Alerts & Provocations
The social media campaign, Media In Our Image, explores how we portray ourselves in social networks, which women dominate all around the world. Photographer Jasmine Lord created these arresting portraits in which she projected the sitters' own metadata on their physical bodies, creating a veil of revealing information that says more about their taste, values, and beliefs than about their demographic coordinates. The Tumblr and Pinterest sites devoted to this campaign document experiments with portraiture from the Renaissance to the present moment.
Johanna Blakley, the Lear Center's Managing Director and Director of Research, is using her article in the latest issue of WSQ as a springboard for a new social media campaign, Media In Our Image, in order to explore how women represent themselves on social networks. This campaign will evolve and grow on Tumblr and Pinterest, harnessing the power of social media to encourage women to redefine themselves in their own terms. Please join the conversation and share your own images and inventions.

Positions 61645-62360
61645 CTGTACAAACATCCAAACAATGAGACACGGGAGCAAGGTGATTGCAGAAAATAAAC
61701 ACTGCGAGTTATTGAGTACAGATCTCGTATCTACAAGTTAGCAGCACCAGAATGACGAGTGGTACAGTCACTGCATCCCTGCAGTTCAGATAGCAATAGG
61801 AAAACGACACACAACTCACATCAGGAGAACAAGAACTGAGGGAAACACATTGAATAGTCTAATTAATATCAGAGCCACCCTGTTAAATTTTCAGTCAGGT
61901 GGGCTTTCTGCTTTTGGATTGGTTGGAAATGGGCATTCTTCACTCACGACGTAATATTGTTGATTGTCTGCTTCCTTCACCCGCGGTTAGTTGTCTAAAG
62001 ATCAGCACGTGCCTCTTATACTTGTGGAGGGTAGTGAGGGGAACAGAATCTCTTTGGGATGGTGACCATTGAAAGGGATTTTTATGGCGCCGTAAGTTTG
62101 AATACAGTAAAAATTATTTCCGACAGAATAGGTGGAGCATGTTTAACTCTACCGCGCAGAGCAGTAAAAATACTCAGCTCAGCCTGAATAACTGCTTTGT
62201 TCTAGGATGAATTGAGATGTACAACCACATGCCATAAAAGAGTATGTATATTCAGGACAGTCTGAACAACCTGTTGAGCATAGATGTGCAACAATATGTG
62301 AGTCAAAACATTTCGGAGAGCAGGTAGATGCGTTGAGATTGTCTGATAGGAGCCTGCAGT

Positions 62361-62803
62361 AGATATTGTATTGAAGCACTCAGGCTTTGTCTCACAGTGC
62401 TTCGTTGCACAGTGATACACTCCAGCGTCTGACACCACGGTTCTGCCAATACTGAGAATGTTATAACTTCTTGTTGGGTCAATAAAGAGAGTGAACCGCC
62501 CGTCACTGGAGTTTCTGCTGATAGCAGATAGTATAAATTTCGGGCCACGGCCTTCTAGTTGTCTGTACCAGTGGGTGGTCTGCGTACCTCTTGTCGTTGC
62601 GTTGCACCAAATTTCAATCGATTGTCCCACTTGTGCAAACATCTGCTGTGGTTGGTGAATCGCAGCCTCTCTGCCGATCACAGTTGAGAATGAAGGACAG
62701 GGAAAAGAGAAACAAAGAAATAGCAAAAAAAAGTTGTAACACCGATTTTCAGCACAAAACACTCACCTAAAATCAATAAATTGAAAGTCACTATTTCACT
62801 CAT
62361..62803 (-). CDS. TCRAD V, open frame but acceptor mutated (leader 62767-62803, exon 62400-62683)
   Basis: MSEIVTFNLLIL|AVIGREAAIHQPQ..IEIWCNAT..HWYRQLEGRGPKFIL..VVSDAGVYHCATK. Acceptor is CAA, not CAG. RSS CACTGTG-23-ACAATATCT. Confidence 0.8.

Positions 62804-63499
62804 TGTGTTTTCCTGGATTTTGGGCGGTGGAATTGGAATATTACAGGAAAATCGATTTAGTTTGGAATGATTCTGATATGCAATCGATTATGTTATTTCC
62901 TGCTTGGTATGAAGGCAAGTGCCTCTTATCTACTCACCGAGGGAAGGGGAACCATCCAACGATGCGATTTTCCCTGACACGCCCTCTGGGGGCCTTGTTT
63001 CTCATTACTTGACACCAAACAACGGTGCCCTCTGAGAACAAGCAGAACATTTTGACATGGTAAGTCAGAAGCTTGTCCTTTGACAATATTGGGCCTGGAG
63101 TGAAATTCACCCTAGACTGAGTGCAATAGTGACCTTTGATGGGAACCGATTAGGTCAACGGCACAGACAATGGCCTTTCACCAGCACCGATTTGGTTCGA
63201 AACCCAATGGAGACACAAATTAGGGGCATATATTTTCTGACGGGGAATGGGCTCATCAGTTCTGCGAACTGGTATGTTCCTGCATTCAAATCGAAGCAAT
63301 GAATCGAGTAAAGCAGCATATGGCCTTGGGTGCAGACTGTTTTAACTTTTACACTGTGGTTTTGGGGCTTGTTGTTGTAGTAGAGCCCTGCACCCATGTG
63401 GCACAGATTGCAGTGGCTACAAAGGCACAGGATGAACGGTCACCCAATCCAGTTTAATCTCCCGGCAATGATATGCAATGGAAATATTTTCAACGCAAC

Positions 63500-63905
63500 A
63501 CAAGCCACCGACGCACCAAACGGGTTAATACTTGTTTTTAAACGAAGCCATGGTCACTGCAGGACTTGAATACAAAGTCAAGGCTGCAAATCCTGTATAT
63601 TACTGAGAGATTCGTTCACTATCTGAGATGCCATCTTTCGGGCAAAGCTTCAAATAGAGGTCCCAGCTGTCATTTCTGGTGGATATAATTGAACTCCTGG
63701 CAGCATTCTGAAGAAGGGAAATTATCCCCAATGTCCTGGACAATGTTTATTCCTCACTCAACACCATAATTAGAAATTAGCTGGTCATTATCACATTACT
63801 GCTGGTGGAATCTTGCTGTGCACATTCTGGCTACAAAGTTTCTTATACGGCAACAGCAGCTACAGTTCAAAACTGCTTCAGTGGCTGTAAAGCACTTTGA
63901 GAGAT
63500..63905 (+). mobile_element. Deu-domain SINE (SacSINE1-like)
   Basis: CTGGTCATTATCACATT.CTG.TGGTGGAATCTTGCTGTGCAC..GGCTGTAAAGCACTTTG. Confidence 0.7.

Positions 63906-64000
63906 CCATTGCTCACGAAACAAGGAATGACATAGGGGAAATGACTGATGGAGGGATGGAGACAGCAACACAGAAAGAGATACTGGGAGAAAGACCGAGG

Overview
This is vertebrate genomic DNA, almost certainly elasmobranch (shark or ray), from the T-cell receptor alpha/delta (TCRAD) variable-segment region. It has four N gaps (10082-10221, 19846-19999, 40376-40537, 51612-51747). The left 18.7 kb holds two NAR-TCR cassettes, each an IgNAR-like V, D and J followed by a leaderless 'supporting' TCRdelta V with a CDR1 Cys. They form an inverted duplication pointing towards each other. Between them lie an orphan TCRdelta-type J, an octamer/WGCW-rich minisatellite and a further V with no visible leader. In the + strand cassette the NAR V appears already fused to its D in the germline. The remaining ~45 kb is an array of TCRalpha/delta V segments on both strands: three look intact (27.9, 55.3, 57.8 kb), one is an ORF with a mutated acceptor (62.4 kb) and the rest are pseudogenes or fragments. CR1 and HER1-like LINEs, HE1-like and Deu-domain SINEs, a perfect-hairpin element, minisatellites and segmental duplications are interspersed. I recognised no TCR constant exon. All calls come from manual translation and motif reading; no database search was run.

New pins added to the Media in Our Image pinterest page. Check regularly for updates.
When we think of something as "viral," we often think of the transit of electronic information at an intensified speed and reach. Viral also refers to indiscriminate exchanges, often linked with notions of bodily contamination, uncontainability, and unwelcome transgression of border and boundaries.